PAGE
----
The SDSU reform arrives as the California State system prepares for another requirement in the realm of identity-based discrimination.
Gov. Gavin Newsom signed a bill on Monday adding an ethnic studies graduation requirement for all CSU students. Under the new law, which will take effect for the 2021-2022 academic year, students must take one class focused on the experiences of African Americans, Asian Americans, Latin Americans, or Native Americans.
The decision overrules a plan previously approved by the CSU board of trustees, which would have expanded the ethnic studies requirement to also include other courses related to social justice.
Last month, faculty across all 23 CSU campuses issued a report demanding advancement in racial justice across the system. Among other points, the California Faculty Association called for the creation of Black studies departments at each university.
Since being notified of SDSU’s new criminal justice requirement June 4, universities across the Cal State system have been weighing the possibility of adding a race-related requirement to existing criminal justice curricula.
Chief diversity officer Luke Wood of SDSU, who spearheaded the reform, says he has heard from “hundreds” of colleges and universities across California in the country looking to make similar reforms.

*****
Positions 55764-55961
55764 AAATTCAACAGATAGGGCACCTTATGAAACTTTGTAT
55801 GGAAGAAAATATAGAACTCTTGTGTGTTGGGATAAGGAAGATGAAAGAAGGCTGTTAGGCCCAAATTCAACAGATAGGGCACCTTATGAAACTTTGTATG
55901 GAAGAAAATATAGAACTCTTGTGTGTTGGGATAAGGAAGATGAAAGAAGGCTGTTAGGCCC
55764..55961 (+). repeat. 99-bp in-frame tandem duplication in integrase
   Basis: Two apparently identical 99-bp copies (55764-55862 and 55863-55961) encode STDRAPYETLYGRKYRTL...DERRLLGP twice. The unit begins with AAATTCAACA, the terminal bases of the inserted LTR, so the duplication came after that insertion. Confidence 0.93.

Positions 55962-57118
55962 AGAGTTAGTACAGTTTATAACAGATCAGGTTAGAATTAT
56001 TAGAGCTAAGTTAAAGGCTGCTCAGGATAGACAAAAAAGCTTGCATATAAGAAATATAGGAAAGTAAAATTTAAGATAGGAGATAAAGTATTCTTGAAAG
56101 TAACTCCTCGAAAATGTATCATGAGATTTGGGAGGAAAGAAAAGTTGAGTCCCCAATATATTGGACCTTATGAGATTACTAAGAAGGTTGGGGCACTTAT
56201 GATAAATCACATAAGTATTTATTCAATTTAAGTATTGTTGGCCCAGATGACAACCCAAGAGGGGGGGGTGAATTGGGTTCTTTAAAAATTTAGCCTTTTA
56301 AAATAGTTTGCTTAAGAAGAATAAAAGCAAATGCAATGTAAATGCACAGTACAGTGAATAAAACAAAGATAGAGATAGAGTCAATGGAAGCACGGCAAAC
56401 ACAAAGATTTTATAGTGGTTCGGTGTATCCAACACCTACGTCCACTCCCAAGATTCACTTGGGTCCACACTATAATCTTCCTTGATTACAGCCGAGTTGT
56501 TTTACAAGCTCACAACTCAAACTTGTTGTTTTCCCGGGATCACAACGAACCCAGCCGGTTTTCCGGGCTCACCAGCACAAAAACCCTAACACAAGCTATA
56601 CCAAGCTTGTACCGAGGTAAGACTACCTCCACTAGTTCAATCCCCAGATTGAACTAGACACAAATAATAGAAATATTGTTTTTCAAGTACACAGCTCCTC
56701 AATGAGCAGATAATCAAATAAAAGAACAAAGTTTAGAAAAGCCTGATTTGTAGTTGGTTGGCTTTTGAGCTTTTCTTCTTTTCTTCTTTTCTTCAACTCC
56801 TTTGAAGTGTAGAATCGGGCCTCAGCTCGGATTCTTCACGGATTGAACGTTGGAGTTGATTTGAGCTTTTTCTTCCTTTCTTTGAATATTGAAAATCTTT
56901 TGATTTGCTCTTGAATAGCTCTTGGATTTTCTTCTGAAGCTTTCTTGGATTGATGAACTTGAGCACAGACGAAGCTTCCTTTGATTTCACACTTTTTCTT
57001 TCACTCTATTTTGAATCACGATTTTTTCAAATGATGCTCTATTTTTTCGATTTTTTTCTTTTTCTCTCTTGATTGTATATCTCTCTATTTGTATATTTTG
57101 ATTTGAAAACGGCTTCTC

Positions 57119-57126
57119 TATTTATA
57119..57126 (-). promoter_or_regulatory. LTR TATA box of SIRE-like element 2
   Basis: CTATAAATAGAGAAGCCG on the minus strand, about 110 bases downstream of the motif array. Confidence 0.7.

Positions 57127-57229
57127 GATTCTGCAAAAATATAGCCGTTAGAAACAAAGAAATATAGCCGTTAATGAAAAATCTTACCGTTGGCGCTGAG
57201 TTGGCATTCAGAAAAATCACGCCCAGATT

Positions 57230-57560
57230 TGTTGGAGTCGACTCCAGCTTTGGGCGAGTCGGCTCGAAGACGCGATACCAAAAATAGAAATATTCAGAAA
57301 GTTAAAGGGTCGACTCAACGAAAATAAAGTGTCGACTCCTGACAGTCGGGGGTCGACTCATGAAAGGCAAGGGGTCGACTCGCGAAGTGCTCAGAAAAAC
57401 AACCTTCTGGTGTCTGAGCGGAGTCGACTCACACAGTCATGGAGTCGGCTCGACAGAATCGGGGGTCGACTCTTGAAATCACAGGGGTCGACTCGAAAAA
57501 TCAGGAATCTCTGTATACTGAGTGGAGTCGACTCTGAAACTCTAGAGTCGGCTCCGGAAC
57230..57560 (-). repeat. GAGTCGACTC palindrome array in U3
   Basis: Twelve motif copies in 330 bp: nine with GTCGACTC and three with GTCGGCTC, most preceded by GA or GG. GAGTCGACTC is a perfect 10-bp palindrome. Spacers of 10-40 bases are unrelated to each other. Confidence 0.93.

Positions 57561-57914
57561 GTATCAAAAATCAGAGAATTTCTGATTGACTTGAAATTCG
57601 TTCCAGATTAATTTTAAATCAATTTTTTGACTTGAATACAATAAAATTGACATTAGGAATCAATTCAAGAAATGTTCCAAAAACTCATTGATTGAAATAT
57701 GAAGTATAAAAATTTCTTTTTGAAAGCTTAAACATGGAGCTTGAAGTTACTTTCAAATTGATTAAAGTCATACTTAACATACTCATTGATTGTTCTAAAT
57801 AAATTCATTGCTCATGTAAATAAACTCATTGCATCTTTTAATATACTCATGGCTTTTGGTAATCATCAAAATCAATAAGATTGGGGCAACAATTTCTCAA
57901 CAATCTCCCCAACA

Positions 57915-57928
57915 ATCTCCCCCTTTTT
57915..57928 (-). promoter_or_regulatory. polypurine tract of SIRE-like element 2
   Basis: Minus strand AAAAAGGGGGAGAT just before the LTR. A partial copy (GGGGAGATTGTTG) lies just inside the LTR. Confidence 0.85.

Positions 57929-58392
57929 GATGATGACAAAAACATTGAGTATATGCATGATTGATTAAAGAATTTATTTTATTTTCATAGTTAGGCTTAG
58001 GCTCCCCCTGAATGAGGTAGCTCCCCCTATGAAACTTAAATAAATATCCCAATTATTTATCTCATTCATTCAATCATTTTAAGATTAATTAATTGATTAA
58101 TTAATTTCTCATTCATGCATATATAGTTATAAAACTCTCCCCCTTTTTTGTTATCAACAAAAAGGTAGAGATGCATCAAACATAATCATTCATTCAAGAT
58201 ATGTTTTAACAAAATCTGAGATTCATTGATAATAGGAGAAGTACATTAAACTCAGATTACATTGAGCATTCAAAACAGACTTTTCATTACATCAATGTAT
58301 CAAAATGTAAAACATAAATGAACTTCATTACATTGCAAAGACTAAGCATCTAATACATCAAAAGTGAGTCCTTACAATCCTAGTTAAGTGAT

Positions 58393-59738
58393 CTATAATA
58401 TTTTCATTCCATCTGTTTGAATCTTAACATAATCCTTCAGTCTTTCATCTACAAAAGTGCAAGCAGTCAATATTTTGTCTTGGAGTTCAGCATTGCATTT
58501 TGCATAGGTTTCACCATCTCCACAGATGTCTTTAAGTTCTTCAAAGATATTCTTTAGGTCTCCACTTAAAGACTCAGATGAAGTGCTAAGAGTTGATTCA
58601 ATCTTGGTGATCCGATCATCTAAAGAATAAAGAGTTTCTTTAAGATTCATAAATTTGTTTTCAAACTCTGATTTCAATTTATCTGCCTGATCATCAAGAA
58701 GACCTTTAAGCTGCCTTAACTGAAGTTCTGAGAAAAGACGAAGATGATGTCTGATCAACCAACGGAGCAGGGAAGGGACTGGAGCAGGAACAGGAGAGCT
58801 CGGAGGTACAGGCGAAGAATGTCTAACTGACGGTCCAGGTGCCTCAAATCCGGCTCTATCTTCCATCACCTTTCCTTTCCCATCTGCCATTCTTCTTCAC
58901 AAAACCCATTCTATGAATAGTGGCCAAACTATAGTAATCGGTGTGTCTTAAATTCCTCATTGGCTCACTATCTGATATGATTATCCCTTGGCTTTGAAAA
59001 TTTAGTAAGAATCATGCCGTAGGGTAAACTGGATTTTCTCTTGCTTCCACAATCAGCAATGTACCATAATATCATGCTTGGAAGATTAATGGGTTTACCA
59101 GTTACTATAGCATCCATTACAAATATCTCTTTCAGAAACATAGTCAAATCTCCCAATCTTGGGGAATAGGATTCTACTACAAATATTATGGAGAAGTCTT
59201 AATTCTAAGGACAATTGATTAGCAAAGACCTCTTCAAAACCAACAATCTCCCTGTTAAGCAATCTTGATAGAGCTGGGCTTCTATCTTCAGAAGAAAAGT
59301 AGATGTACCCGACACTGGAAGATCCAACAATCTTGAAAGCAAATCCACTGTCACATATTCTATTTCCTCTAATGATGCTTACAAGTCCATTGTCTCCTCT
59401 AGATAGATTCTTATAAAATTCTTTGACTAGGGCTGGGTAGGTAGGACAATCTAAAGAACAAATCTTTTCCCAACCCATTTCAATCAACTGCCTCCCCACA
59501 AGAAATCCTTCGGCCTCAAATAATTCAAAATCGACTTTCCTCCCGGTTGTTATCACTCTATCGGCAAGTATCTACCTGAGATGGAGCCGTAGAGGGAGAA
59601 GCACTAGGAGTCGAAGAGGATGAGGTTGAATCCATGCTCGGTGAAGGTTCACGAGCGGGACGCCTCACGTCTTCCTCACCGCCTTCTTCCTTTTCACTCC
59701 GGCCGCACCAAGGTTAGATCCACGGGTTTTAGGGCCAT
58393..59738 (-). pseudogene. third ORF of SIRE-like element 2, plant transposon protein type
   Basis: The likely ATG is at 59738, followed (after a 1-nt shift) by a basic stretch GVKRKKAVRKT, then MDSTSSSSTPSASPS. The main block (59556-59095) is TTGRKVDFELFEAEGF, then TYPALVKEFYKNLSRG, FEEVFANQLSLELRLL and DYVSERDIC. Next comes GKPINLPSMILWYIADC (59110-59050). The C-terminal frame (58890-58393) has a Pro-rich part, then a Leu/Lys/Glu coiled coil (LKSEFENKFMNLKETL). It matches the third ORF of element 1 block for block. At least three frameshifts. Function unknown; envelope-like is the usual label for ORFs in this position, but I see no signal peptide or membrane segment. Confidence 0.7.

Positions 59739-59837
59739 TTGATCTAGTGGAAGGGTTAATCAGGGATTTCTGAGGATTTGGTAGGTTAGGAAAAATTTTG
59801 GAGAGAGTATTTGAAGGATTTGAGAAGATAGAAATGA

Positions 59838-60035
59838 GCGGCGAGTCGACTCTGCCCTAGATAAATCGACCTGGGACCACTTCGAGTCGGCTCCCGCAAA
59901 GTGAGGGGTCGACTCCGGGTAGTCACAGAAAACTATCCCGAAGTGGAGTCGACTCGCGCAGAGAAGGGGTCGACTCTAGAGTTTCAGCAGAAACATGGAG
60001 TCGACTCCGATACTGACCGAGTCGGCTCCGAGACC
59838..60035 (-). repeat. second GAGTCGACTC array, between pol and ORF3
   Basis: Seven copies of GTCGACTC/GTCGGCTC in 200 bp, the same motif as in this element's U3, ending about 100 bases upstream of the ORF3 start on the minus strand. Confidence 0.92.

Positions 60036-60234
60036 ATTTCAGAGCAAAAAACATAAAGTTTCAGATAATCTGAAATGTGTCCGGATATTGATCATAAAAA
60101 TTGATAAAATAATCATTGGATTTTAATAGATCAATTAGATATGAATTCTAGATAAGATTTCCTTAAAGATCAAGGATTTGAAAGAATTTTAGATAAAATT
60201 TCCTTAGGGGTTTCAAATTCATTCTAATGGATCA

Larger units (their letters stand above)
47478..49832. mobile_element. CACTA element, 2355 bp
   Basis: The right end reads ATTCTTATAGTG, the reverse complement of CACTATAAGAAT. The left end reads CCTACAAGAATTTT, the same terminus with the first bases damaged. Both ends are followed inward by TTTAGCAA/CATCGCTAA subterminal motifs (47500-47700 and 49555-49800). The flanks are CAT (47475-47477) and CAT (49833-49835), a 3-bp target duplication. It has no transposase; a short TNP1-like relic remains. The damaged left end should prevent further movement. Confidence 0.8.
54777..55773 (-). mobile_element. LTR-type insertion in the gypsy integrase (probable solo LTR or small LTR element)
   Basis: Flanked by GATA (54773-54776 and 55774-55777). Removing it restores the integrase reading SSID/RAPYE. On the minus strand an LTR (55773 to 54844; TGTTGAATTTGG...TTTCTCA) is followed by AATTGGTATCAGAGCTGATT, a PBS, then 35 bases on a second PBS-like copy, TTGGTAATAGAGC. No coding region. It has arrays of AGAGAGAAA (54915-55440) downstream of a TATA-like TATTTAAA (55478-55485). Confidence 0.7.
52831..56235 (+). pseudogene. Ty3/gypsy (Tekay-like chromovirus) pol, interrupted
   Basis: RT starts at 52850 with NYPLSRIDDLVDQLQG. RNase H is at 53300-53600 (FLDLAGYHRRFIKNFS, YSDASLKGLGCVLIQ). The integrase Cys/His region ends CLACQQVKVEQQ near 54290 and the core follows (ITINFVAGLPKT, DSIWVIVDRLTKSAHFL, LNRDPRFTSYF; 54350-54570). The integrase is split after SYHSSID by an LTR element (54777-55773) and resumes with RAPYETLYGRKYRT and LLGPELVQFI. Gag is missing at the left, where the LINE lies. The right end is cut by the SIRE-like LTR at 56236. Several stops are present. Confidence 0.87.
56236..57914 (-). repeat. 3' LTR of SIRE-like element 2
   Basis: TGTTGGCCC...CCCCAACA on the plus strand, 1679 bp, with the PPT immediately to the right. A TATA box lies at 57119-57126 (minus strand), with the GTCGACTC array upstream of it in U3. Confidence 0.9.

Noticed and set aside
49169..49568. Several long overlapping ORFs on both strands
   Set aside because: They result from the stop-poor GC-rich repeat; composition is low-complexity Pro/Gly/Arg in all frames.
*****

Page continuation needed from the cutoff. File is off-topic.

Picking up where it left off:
“It’s been, in a positive way, almost overwhelming,“ Wood said.
CSU Long Beach, Fullerton, East Bay and San Francisco State and Sonoma State are among those universities preparing for conversations on the topic of criminal justice curricula once faculty return to work in the fall, according to the chairpersons of their faculty senates, which help guide academic changes.
As the first university in the system to pursue requirements specific to race, SDSU faculty and administrators are seen as trusted resources.
“They’re experts in the CSU and in the nation on the larger question of anti-Blackness,” said Jessica Pandya, the chair of the Long Beach State academic senate. “So I’m drawing on their expertise.”
Will Simon is a freelance writer living in Fairfield, Connecticut.